The Recession Relief Coalition ignited fifteen months ago, fueled by an economic collapse that saw thousands of Canadians lose their jobs. Now, the Coalition is trying to push the federal government to provide much needed affordable housing and poverty relief.

Across the country, many businesses have gone bankrupt, some industries are in severe decline and permanent jobs have been replaced with part-time or temporary ones at a much lower rate of pay. A significant number remain unemployed as their EI benefits and personal savings dry up.

“While on the international stage the government paints a rosy picture of Canada and the minimal impacts of the recession,” said the Coalition in a statement. “Their self-congratulating rhetoric does not reflect the reality on Canada’s main streets nor in our communities.”

The Coalition is a diverse network of front-line social service agency workers, foundations, business people and activists powered by grass-roots anxiety about the economy and federal government inaction. As the recession deepened and agencies became increasingly stretched by growing demand and decreasing revenues, many Canadians lost their homes, their savings, their jobs and their hope.

In response, the Coalition issued a declaration urging the federal government to come to the aid of front-line agencies by maintaining budgets and investing in social infrastructure, including affordable housing. They documented personal stories so often overlooked by economists and politicians.

The Federal Town Hall Meeting on Tuesday at the Church of the Holy Trinity in Toronto drew representatives from the Liberal, NDP and Green Parties and a panel of housing, social planning and anti-poverty experts.

From the outset, the Coalition recognized the need to tell the “real story” of the recession as seen by social service agencies on the streets, in workplaces and communities. “What we were reading in the newspapers on the business pages was not reflecting what we were seeing on the streets,” said Ann Fitzpatrick of the Indicators Committee.

Almost 500,000 people, she added, will have exhausted their EI Benefits before they find a new permanent full-time job. Social assistance claims are spiking. Hard earned pensions were wiped out or seriously reduced by corporate bankruptcies.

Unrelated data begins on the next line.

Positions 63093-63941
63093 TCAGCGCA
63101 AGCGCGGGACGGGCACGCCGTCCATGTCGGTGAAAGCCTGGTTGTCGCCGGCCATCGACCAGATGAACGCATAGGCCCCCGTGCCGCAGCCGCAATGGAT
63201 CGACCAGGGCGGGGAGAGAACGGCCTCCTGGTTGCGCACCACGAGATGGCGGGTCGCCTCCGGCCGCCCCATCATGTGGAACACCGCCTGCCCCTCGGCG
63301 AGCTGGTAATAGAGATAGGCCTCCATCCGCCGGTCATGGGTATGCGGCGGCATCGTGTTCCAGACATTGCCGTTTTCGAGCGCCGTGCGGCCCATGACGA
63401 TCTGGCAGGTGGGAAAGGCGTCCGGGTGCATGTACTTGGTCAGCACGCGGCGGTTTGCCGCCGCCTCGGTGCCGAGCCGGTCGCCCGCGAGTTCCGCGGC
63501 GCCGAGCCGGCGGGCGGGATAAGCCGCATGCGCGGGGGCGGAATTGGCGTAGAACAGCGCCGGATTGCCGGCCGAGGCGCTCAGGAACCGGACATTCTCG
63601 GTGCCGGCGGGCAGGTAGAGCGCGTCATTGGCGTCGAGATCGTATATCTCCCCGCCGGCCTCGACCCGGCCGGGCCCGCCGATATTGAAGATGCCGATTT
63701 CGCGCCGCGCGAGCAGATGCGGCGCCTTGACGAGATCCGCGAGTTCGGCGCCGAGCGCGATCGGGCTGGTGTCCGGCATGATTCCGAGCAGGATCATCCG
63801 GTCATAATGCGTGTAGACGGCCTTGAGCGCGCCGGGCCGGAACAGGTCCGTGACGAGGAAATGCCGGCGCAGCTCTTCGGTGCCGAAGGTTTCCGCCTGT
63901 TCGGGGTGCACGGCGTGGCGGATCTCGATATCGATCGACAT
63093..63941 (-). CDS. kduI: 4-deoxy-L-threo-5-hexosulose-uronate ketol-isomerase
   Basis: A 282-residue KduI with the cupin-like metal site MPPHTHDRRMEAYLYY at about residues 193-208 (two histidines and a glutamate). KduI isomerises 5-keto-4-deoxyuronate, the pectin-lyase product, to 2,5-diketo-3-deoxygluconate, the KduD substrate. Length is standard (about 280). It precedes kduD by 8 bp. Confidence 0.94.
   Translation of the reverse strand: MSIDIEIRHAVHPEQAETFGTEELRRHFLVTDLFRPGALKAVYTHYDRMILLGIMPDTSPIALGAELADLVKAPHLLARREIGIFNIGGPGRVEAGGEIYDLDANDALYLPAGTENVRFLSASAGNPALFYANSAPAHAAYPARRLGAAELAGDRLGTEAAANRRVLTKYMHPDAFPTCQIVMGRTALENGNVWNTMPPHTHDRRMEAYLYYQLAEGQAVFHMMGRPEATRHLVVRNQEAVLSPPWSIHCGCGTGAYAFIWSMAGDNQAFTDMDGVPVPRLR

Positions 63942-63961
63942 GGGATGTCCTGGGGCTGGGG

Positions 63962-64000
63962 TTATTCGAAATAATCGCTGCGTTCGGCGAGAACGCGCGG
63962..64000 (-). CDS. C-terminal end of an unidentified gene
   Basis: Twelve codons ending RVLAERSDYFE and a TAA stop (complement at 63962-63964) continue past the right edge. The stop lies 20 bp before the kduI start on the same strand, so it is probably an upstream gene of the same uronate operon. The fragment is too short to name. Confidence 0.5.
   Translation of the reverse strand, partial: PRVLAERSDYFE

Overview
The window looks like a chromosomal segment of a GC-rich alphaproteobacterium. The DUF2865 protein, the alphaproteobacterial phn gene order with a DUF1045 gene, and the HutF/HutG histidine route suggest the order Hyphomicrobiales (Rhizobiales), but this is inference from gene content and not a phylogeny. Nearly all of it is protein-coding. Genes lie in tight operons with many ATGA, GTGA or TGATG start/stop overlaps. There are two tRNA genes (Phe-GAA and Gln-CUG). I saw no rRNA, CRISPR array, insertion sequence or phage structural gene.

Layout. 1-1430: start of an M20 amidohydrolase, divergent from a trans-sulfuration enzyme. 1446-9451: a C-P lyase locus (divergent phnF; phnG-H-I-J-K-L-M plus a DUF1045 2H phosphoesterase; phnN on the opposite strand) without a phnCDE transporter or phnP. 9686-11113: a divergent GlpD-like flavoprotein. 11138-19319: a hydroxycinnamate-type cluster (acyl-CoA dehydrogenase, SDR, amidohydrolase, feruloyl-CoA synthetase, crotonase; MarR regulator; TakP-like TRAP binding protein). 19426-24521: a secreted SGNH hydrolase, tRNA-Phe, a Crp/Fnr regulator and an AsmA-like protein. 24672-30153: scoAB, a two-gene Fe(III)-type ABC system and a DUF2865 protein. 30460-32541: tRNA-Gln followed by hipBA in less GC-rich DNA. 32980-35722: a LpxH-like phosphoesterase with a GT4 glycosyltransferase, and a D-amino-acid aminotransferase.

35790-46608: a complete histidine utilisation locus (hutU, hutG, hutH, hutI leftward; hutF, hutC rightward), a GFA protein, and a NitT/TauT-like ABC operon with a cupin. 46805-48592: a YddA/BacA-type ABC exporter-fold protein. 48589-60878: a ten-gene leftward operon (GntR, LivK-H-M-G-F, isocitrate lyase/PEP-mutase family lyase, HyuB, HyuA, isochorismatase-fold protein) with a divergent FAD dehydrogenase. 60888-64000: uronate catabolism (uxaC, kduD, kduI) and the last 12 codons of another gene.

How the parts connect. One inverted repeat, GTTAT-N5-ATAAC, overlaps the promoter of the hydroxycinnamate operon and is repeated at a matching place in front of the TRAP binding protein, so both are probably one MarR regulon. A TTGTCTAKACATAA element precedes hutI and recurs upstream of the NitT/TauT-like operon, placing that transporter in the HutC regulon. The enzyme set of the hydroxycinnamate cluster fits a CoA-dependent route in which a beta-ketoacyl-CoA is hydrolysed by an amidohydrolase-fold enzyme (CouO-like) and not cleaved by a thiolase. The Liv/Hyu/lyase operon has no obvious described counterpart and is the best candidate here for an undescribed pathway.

Before the recession, the Coalition recognized a frayed safety net in Canada, especially in the areas of affordable housing and social assistance. But when the recession’s full impact was felt in this country, the non-profit sector was reeling too and unable to provide the kind of support it had in the past.

Last September, the Coalition sent a survey to all major Canadian political parties, who were asked to present their platforms on recession relief, housing and support for front-line agencies. The questions organizers had drawn up hinted at the issues important to Coalition members and their supporters.

Would you endorse the prevention of spending cuts to the non-profit sector? Will you support increased spending, a doubling of HPI (Homeless Partnerships Initiatives) funding, invest in social infrastructure and implement a fully funded National Housing Program? Each was asked whether they would implement EI and social assistance reforms?

Every party responded to the questionnaire except the Conservatives.

“My party will have a reasonably robust national housing strategy,” said Liberal MP Derek Lee. “We have always had one and we’re committed to it.”

Green Party representative Rebecca Harrison said, “Within the Green Party we believe that we need to have a better way of living that comes from having safe, affordable housing.”

“Without the federal government at the table providing leadership and giving resources they are limited in what they can do,” said NDP MP Tony Martin.

“But the provinces, the Senate, the Standing Committee on Human Resources in the House of Commons and others…are talking about poverty and raising the profile in a way that the government will no longer be able to ignore.”

John Bonnar

John Bonnar is an independent journalist producing print, photo, video and audio stories about social justice issues in and around Toronto.